There is one surefire way to see if you have the right assumption. It’s called the denial test. If you assume the premises and the conclusion to be true, the assumption must also be true. Just because the author didn’t write it out explicitly, it’s there. The author takes it for granted.

This is the third in a series of lesson articles introducing you to LSAT Assumption Questions. The series includes:

The Denial Test

An argument is a three-legged table. It depends on all three legs-premises, conclusions, and assumptions-to stand. If you cut one of the legs off, the table will fall. If you cut off the central assumption, the argument will fail.

Where the LSAT gets tricky is in the wrong answer choices. A wrong answer is like a decorative leg glued to the table. It looks good, but it doesn’t hold the table up. You’ve already seen how to recognize and throw out the most common wrong answer choices:

  • scope errors
  • right answers for wrong questions
  • distortions
  • contradictions
  • bad connections
  • wrong tone

The test makers use all the these wrong answer styles to add decorative legs to your table.

What happens if you cut off a decorative leg, a leg that isn’t doing anything to hold up the table but is just stuck there looking pretty? Nothing. The table still stands. What happens if you cut off one of the three legs that actually support the table? The table falls down.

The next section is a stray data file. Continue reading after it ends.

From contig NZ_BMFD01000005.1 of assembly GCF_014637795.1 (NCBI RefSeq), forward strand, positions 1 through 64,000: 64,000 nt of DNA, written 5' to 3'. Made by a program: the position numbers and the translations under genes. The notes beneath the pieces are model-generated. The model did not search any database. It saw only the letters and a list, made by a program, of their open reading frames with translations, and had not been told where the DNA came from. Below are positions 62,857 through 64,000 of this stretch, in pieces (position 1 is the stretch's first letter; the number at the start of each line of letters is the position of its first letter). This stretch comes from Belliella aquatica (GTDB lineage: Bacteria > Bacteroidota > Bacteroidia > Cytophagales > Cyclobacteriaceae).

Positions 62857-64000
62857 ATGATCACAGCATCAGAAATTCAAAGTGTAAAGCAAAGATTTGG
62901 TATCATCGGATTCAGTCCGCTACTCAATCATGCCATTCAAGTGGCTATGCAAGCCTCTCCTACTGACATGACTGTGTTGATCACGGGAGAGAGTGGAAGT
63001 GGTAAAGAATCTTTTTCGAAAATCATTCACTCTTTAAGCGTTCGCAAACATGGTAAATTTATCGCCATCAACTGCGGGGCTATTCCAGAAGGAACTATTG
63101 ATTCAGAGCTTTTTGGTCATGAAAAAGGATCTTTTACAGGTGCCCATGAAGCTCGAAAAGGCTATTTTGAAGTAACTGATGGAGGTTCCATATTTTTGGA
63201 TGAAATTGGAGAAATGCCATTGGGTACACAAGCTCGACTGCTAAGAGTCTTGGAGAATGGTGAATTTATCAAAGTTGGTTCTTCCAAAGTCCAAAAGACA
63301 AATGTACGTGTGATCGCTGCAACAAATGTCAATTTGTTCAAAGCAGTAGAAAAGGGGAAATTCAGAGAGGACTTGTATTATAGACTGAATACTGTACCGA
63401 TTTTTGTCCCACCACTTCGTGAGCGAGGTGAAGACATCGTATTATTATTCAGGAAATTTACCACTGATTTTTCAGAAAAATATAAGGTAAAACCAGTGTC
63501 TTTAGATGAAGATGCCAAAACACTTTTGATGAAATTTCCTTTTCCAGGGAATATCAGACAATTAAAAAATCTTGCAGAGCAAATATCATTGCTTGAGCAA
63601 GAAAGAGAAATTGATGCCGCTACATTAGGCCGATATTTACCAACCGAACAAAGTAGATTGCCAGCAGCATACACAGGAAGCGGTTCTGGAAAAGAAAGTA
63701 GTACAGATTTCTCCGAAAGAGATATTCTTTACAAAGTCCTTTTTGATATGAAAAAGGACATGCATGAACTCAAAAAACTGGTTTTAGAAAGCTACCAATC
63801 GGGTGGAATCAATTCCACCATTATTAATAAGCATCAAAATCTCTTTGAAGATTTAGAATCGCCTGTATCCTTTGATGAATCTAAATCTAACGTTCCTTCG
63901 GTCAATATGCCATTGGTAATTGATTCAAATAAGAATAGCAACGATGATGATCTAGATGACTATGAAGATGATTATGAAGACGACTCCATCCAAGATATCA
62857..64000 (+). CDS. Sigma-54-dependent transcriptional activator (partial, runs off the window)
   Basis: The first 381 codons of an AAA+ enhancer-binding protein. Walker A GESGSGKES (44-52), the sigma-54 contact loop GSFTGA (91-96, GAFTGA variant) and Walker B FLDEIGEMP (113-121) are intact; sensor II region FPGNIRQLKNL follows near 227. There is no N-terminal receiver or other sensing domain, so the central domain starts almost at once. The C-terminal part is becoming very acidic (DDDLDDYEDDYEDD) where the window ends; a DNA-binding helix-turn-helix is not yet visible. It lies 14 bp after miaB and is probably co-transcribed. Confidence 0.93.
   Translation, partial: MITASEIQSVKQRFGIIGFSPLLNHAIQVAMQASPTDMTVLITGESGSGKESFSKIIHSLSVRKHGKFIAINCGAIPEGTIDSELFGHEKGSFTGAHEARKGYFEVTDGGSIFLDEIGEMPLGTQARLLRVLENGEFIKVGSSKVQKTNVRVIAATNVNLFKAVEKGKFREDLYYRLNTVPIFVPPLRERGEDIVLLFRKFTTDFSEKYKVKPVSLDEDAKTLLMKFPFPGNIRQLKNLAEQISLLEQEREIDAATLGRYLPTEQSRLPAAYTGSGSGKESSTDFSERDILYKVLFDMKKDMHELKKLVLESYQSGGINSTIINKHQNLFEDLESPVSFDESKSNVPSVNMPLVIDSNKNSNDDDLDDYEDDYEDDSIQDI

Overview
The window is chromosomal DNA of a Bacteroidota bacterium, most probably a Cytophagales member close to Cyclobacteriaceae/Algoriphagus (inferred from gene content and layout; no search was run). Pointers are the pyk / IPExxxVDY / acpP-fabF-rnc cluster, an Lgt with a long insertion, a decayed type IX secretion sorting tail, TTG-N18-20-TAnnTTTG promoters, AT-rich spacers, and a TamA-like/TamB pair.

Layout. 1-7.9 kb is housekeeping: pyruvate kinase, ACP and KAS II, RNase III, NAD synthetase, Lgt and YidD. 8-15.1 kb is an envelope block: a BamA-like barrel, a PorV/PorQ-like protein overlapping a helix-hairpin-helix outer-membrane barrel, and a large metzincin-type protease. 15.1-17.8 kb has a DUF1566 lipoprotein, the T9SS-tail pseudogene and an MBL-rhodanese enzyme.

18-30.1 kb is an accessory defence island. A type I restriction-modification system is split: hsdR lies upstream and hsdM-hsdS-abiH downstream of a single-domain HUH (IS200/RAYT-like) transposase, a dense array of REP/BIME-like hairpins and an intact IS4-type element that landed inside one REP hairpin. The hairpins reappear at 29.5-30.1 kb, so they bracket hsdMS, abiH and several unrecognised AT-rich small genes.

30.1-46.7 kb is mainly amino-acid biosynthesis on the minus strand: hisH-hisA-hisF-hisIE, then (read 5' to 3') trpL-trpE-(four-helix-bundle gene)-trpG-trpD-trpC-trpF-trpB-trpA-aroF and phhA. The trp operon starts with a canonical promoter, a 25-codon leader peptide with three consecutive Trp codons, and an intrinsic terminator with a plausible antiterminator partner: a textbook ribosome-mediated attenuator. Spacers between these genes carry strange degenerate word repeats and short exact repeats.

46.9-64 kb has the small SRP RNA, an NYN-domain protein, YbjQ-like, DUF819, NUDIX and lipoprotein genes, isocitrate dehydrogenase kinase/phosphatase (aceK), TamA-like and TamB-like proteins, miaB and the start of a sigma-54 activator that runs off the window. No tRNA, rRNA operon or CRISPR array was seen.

The denial test cuts legs off the table. When you cut the right leg off-the assumption-the table will fall down and you’ll know you got the right one.

To use the denial test, take the statement you want to test and negate it (reverse its meaning). If the argument stops making sense or becomes impossible, then the original statement must be a central assumption.

Using the same argument, “all dogs are carnivores, so Mike is a carnivore,” we know that the central assumption is that Mike is a dog. Let’s apply the denial test to that statement and see what happens to the argument. First, negate (reverse the meaning of) the statement.

Mike is not a dog.

Second, plug that into the argument:

All dogs are carnivores

+

(Mike is not a dog)

=

Mike is a carnivore

Does that make sense? I guess Mike could still be a carnivore, but that would be pure luck that the conclusion was right. If Mike isn’t a dog, how do we know. All we know is that dogs are carnivores.

What happens if you apply the denial test to something that isn’t an assumption?

Consider the statement “Mike likes to run.” If this were an answer choice, you would recognize that it is out of scope and cross it out. But if you didn’t see that it was out of scope, you could apply the denial test to see if the argument needs it to stand. First, negate the statement: “Mike hates to run.” Second, plug it into the argument.

All dogs are carnivores

+

(Mike hates to run)

=

Mike is a carnivore

You should look at that and say, “so what?” The conclusion isn’t any more reasonable if Mike likes to run than if he hates to run. If the argument is just as good after we reversed the statement, we must not have started with a central assumption. Remember, the argument requires the central assumption. If it works just as well with the opposite statement, the argument doesn’t need it in the first place.

Now let’s look at some LSAT practice assumptions.

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